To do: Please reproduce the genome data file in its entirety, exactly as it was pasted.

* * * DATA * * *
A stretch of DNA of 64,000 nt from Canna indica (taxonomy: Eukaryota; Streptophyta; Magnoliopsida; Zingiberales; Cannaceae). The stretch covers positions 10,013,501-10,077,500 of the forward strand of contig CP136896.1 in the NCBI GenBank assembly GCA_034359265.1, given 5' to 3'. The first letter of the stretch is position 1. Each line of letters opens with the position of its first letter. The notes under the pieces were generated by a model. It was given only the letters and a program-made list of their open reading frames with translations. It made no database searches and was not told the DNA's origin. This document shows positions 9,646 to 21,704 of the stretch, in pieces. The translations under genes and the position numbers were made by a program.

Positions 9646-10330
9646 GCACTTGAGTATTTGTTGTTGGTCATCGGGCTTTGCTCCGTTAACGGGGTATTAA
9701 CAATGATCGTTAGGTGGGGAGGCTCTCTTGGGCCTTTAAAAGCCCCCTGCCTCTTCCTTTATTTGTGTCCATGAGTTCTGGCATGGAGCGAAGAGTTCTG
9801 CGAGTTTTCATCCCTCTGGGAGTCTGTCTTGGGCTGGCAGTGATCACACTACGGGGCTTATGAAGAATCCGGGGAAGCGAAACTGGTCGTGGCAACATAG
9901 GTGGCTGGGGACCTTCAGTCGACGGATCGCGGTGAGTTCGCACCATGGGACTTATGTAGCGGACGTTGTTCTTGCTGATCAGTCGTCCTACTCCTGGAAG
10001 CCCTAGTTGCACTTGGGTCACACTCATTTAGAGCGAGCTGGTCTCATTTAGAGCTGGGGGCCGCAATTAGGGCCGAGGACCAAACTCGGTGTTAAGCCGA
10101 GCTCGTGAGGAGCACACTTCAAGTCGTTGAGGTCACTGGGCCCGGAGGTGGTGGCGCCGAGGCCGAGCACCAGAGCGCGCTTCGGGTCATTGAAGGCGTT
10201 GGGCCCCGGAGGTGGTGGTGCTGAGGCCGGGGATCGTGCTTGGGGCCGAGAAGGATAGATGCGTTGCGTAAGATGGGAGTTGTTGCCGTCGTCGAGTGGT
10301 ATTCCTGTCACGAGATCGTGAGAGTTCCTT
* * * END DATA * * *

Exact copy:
A stretch of DNA of 64,000 nt from Canna indica (taxonomy: Eukaryota; Streptophyta; Magnoliopsida; Zingiberales; Cannaceae). The stretch covers positions 10,013,501-10,077,500 of the forward strand of contig CP136896.1 in the NCBI GenBank assembly GCA_034359265.1, given 5' to 3'. The first letter of the stretch is position 1. Each line of letters opens with the position of its first letter. The notes under the pieces were generated by a model. It was given only the letters and a program-made list of their open reading frames with translations. It made no database searches and was not told the DNA's origin. This document shows positions 9,646 to 21,704 of the stretch, in pieces. The translations under genes and the position numbers were made by a program.

Positions 9646-10330
9646 GCACTTGAGTATTTGTTGTTGGTCATCGGGCTTTGCTCCGTTAACGGGGTATTAA
9701 CAATGATCGTTAGGTGGGGAGGCTCTCTTGGGCCTTTAAAAGCCCCCTGCCTCTTCCTTTATTTGTGTCCATGAGTTCTGGCATGGAGCGAAGAGTTCTG
9801 CGAGTTTTCATCCCTCTGGGAGTCTGTCTTGGGCTGGCAGTGATCACACTACGGGGCTTATGAAGAATCCGGGGAAGCGAAACTGGTCGTGGCAACATAG
9901 GTGGCTGGGGACCTTCAGTCGACGGATCGCGGTGAGTTCGCACCATGGGACTTATGTAGCGGACGTTGTTCTTGCTGATCAGTCGTCCTACTCCTGGAAG
10001 CCCTAGTTGCACTTGGGTCACACTCATTTAGAGCGAGCTGGTCTCATTTAGAGCTGGGGGCCGCAATTAGGGCCGAGGACCAAACTCGGTGTTAAGCCGA
10101 GCTCGTGAGGAGCACACTTCAAGTCGTTGAGGTCACTGGGCCCGGAGGTGGTGGCGCCGAGGCCGAGCACCAGAGCGCGCTTCGGGTCATTGAAGGCGTT
10201 GGGCCCCGGAGGTGGTGGTGCTGAGGCCGGGGATCGTGCTTGGGGCCGAGAAGGATAGATGCGTTGCGTAAGATGGGAGTTGTTGCCGTCGTCGAGTGGT
10301 ATTCCTGTCACGAGATCGTGAGAGTTCCTT